• Interpreting the Meaning of Information for Others - Translating or explaining what information means and how it can be used.
  • Judging the Qualities of Things, Services, or People - Assessing the value, importance, or quality of things or people.
  • Making Decisions and Solving Problems - Analyzing information and evaluating results to choose the best solution and solve problems.
  • Monitor Processes, Materials, or Surroundings - Monitoring and reviewing information from materials, events, or the environment, to detect or assess problems.
  • Organizing, Planning, and Prioritizing Work - Developing specific goals and plans to prioritize, organize, and accomplish your work.
  • Performing Administrative Activities - Performing day-to-day administrative tasks such as maintaining information files and processing paperwork.
  • Performing General Physical Activities - Performing physical activities that require considerable use of your arms and legs and moving your whole body, such as climbing, lifting, balancing, walking, stooping, and handling of materials.
  • Performing for or Working Directly with the Public - Performing for people or dealing directly with the public. This includes serving customers in restaurants and stores, and receiving clients or guests.
  • Processing Information - Compiling, coding, categorizing, calculating, tabulating, auditing, or verifying information or data.
  • Resolving Conflicts and Negotiating with Others - Handling complaints, settling disputes, and resolving grievances and conflicts, or otherwise negotiating with others.
  • Scheduling Work and Activities - Scheduling events, programs, and activities, as well as the work of others.
  • Training and Teaching Others - Identifying the educational needs of others, developing formal educational or training programs or classes, and teaching or instructing others.
  • Updating and Using Relevant Knowledge - Keeping up-to-date technically and applying new knowledge to your job.
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Personality Traits

  • Achievement/Effort: Job requires establishing and maintaining personally challenging achievement goals and exerting effort toward mastering tasks.
  • Adaptability/Flexibility: Job requires being open to change (positive or negative) and to considerable variety in the workplace.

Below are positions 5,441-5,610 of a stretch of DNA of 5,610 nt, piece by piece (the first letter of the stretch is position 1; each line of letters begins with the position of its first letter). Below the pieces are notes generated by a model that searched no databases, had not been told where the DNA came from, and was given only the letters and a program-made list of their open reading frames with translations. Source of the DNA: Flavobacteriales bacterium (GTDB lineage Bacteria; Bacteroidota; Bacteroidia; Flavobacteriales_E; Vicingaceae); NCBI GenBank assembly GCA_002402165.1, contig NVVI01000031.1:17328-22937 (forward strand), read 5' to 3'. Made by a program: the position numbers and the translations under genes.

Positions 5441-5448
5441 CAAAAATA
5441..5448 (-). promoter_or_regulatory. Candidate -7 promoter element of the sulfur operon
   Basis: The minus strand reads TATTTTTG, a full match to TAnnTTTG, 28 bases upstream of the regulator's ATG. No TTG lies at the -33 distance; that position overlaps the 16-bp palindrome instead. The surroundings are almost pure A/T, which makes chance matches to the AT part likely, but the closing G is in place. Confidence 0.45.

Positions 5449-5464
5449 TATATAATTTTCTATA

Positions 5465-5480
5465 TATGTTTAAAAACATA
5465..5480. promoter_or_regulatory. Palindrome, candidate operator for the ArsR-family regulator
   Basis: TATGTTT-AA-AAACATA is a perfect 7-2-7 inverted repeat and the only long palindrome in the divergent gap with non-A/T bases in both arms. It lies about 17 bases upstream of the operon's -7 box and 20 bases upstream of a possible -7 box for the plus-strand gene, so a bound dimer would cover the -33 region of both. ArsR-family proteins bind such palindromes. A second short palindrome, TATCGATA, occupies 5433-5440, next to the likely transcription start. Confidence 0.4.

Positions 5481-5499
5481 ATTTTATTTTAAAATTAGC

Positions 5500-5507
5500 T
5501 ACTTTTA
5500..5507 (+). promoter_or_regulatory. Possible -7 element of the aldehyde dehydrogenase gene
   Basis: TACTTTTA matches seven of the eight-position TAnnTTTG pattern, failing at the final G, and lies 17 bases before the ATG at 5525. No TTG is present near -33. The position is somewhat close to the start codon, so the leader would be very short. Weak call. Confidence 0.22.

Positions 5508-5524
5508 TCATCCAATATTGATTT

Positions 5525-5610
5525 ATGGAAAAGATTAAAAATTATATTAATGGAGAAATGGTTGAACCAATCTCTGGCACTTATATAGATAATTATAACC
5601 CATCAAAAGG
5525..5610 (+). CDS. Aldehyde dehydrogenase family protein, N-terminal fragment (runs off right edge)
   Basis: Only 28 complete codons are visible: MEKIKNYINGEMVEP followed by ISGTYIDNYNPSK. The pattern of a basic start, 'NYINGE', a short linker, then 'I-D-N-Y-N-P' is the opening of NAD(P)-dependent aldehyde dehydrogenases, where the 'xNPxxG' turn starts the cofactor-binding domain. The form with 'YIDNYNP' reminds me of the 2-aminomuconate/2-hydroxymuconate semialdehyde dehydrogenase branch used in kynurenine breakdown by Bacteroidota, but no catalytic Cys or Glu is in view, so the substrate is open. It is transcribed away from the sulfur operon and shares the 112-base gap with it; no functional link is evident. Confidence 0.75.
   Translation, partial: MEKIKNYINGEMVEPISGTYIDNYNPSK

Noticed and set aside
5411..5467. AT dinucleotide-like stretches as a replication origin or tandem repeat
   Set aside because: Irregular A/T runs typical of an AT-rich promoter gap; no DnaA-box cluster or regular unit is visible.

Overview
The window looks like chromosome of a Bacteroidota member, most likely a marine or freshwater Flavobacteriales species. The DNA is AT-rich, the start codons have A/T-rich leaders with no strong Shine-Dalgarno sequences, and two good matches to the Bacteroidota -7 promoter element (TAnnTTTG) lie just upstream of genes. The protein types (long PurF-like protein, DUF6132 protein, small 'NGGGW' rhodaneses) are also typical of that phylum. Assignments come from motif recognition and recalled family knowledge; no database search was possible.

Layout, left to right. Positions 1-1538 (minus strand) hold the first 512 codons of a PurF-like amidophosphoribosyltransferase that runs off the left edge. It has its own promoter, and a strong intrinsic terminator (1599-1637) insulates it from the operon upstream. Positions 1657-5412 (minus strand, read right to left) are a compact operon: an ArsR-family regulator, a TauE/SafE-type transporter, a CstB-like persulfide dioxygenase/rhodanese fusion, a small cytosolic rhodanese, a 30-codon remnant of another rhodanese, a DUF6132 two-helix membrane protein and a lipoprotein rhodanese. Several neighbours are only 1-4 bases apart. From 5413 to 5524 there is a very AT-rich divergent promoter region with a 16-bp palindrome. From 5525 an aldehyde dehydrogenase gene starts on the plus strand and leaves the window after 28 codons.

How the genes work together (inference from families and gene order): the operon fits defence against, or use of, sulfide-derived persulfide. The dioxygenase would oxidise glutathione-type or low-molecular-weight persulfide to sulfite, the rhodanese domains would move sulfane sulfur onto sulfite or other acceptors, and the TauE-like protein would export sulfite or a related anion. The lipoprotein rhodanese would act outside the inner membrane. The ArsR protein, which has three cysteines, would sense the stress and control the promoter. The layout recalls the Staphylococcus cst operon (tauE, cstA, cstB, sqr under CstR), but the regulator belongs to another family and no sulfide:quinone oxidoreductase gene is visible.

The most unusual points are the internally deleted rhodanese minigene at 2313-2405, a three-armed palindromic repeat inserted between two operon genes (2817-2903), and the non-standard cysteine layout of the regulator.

• Analytical Thinking: Job requires analyzing information and using logic to address work-related issues and problems.
  • Attention to Detail: Job requires being careful about detail and thorough in completing work tasks.
  • Concern for Others: Job requires being sensitive to others' needs and feelings and being understanding and helpful on the job.
  • Cooperation: Job requires being pleasant with others on the job and displaying a good-natured, cooperative attitude.
  • Dependability: Job requires being reliable, responsible, and dependable, and fulfilling obligations.
  • Independence: Job requires developing one's own ways of doing things, guiding oneself with little or no supervision, and depending on oneself to get things done.
  • Initiative: Job requires a willingness to take on responsibilities and challenges.
  • Innovation: Job requires creativity and alternative thinking to develop new ideas for and answers to work-related problems.
  • Integrity: Job requires being honest and ethical.
  • Leadership: Job requires a willingness to lead, take charge, and offer opinions and direction.
  • Persistence: Job requires persistence in the face of obstacles.
  • Self Control: Job requires maintaining composure, keeping emotions in check, controlling anger, and avoiding aggressive behavior, even in very difficult situations.
  • Social Orientation: Job requires preferring to work with others rather than alone, and being personally connected with others on the job.
  • Stress Tolerance: Job requires accepting criticism and dealing calmly and effectively with high stress situations.
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Related Careers

  • No related careers have been provided.